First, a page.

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The Optimal Size for a Minority

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Author Info

  • Rapoport, Hillel

    ()
    (Paris School of Economics)

  • Weiss, Avi

    ()
    (Bar-Ilan University)

Abstract

We investigate a setting in which members of a population, bifurcated into a majority and a minority, transact with randomly matched partners. All members are uniformly altruistic, and each transaction can be carried out cooperatively or through a market mechanism, with cooperative transactions saving on transaction costs. Externalities are introduced, whereby cooperation by members of one group and the relative size of that group, affect the incentives to cooperate by members of the other group. Under these conditions, we determine the optimal size of the minority from the minority’s perspective, and consider the conditions under which such a size might be attained. The model provides insights on social conflicts both between groups and within groups.

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Bibliographic Info

Paper provided by Institute for the Study of Labor (IZA) in its series IZA Discussion Papers with number 284.

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Length: 40 pages
Date of creation: Apr 2001
Date of revision:
Publication status: published in: Journal of Economic Behavior and Organization, 2003, 52 (1), 27-45
Handle: RePEc:iza:izadps:dp284

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Related research

Keywords: social conflicts; minorities; ethnic groups; religious groups; Altruism; relative group size;

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References

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  1. George J. Borjas, 1995. "The Economic Benefits from Immigration," Journal of Economic Perspectives, American Economic Association, American Economic Association, vol. 9(2), pages 3-22, Spring.
  2. Joel M. Guttman & Shmuel Nitzan & Uriel Spiegel, 1992. "Rent Seeking And Social Investment In Taste Change," Economics and Politics, Wiley Blackwell, Wiley Blackwell, vol. 4(1), pages 31-42, 03.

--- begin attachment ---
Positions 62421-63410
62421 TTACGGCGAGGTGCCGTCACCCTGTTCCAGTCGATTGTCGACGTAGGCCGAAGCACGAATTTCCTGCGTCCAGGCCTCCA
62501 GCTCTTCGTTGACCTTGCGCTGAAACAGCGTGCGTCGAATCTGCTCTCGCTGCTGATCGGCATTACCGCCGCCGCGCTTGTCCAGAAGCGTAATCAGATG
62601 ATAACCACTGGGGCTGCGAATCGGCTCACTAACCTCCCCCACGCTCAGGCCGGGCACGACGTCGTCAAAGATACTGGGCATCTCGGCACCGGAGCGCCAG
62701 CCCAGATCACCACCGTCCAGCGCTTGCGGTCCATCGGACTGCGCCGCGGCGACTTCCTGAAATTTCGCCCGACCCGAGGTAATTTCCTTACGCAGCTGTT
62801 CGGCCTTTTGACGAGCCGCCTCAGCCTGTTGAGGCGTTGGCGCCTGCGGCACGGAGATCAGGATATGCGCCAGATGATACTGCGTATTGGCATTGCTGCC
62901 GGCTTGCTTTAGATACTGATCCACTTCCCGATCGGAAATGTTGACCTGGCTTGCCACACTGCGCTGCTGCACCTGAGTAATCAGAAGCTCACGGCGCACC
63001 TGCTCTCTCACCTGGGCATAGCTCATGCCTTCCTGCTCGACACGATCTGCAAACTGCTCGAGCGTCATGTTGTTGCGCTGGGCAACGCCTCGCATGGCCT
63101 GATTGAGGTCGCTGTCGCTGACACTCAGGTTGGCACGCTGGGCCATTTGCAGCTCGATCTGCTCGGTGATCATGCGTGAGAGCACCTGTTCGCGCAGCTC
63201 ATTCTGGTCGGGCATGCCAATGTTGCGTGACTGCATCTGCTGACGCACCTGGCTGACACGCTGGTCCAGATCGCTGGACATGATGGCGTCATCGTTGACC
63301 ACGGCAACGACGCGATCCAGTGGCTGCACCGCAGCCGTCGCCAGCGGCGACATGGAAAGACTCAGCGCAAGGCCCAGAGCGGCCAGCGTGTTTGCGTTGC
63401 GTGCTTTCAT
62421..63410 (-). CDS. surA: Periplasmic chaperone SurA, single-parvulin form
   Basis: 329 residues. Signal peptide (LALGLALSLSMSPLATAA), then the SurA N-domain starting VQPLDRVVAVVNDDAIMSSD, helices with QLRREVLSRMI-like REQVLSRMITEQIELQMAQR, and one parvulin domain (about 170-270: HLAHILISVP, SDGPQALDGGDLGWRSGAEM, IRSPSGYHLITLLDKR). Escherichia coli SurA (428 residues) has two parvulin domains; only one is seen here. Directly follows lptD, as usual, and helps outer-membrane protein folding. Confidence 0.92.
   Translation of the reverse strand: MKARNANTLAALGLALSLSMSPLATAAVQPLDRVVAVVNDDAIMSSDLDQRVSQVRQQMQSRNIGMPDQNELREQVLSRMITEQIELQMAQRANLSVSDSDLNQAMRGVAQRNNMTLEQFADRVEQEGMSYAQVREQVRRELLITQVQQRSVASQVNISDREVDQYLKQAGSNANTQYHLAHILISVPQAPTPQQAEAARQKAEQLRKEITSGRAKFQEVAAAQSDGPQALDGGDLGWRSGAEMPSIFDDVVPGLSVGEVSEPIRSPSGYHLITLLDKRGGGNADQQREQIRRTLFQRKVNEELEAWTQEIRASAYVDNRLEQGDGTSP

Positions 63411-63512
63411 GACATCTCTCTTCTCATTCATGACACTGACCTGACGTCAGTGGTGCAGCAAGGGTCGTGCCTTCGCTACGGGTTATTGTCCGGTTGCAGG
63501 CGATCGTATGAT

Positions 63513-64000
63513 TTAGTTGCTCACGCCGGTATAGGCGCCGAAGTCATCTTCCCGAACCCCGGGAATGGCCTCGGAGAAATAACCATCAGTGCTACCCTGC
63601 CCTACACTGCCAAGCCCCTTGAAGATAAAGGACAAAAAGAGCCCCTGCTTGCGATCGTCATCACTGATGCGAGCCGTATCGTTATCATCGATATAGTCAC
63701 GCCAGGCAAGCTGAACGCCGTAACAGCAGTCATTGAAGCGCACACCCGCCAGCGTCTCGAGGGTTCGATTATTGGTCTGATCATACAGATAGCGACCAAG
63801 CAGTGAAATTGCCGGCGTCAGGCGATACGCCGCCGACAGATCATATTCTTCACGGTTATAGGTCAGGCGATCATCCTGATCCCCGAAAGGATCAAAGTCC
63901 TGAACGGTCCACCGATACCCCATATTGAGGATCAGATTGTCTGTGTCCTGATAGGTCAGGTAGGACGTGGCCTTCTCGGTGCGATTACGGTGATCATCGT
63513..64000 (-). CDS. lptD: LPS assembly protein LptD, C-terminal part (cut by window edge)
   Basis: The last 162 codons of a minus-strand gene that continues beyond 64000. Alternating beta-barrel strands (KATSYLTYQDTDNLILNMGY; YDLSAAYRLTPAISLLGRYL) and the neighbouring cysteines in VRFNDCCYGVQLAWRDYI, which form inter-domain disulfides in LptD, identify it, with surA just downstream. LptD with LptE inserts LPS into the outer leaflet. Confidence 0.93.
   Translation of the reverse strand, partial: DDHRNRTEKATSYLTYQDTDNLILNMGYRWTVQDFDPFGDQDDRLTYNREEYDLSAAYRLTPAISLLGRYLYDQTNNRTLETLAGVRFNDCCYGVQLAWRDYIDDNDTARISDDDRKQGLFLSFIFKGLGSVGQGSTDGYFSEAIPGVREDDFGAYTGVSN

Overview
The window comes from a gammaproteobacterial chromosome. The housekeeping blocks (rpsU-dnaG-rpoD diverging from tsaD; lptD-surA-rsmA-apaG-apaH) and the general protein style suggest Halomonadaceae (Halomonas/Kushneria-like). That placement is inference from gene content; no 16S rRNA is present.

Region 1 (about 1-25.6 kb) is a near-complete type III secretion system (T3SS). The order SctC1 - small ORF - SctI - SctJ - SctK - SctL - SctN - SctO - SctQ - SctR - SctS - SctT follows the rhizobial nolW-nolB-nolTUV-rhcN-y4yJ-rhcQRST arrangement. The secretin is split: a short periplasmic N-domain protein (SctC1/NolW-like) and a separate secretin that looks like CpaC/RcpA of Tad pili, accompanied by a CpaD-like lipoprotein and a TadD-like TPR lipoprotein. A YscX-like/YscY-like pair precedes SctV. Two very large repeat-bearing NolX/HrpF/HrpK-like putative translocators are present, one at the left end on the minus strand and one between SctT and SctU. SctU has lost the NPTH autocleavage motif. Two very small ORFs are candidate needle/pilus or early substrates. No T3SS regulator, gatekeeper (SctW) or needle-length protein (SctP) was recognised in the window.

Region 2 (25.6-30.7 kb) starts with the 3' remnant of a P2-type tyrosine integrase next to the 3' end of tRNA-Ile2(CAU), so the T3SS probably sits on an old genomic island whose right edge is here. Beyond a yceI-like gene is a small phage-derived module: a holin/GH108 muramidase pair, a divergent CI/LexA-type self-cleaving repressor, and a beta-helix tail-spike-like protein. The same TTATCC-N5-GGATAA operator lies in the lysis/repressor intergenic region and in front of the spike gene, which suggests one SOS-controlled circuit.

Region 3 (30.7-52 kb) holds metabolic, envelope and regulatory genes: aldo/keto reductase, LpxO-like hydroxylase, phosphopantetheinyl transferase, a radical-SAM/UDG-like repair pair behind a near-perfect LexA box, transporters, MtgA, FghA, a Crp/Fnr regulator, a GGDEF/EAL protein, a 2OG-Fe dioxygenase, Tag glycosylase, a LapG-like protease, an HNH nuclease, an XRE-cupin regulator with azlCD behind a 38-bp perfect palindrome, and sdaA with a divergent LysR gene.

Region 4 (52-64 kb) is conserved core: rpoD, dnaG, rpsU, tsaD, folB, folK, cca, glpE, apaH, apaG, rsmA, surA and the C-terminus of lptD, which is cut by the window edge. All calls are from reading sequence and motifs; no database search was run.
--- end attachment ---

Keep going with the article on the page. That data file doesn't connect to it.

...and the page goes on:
3. Ben-Ner, Avner & Putterman, Louis, 2000. "On some implications of evolutionary psychology for the study of preferences and institutions," Journal of Economic Behavior & Organization, Elsevier, Elsevier, vol. 43(1), pages 91-99, September.
  4. Isaac, R Mark & Walker, James M, 1988. "Group Size Effects in Public Goods Provision: The Voluntary Contributions Mechanism," The Quarterly Journal of Economics, MIT Press, MIT Press, vol. 103(1), pages 179-99, February.
  5. Greif, Avner, 1993. "Contract Enforceability and Economic Institutions in Early Trade: the Maghribi Traders' Coalition," American Economic Review, American Economic Association, American Economic Association, vol. 83(3), pages 525-48, June.
  6. Eli Berman, 2000. "Sect, Subsidy, And Sacrifice: An Economist'S View Of Ultra-Orthodox Jews," The Quarterly Journal of Economics, MIT Press, MIT Press, vol. 115(3), pages 905-953, August.
  7. Iannaccone, Laurence R, 1992. "Sacrifice and Stigma: Reducing Free-Riding in Cults, Communes, and Other Collectives," Journal of Political Economy, University of Chicago Press, University of Chicago Press, vol. 100(2), pages 271-91, April.
  8. James E. Rauch & Vitor Trindade, 2002. "Ethnic Chinese Networks In International Trade," The Review of Economics and Statistics, MIT Press, vol. 84(1), pages 116-130, February.
  9. Samuel Bowles, 1998. "Endogenous Preferences: The Cultural Consequences of Markets and Other Economic Institutions," Journal of Economic Literature, American Economic Association, American Economic Association, vol. 36(1), pages 75-111, March.
  10. George A. Akerlof & Rachel E. Kranton, 2000. "Economics And Identity," The Quarterly Journal of Economics, MIT Press, MIT Press, vol. 115(3), pages 715-753, August.
  11. van Dijk, Frans & van Winden, Frans, 1997. "Dynamics of social ties and local public good provision," Journal of Public Economics, Elsevier, Elsevier, vol. 64(3), pages 323-341, June.
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Cited by:
  1. Gil Epstein & Yosef Mealem, 2010. "Interactions between local and migrant workers at the workplace," CReAM Discussion Paper Series 1016, Centre for Research and Analysis of Migration (CReAM), Department of Economics, University College London.
  2. Smith, John, 2009. "Reputation, social identity and social conflict," MPRA Paper 18082, University Library of Munich, Germany.
  3. Gil S. Epstein & Ira N Gang, 2006. "Migrants, Ethnicity and Strategic Assimilation," Departmental Working Papers, Rutgers University, Department of Economics 200630, Rutgers University, Department of Economics.
  4. Gradstein, Mark & Schiff, Maurice, 2004. "The Political Economy of Social Exclusion with Implications for Immigration Policy," IZA Discussion Papers 1087, Institute for the Study of Labor (IZA).
  5. Epstein, Gil S. & Gang, Ira N., 2004. "Ethnic Networks and International Trade," IZA Discussion Papers 1232, Institute for the Study of Labor (IZA).
  6. Amin, Mohammad & Mattoo, Aaditya, 2005. "Does temporary migration have to be permanent?," Policy Research Working Paper Series 3582, The World Bank.
  7. repec:iza:izadps:dp483 is not listed on IDEAS
  8. Sawchuk, Lawrence A. & Tripp, Lianne & Melnychenko, Ulianna, 2013. "The Jewish Advantage and Household Security: Life Expectancy among 19th Century Sephardim of Gibraltar," Economics & Human Biology, Elsevier, Elsevier, vol. 11(3), pages 360-370.
  9. Epstein, Gil S. & Gang, Ira N., 2008. "Ethnicity, Assimilation and Harassment in the Labor Market," IZA Discussion Papers 3591, Institute for the Study of Labor (IZA).

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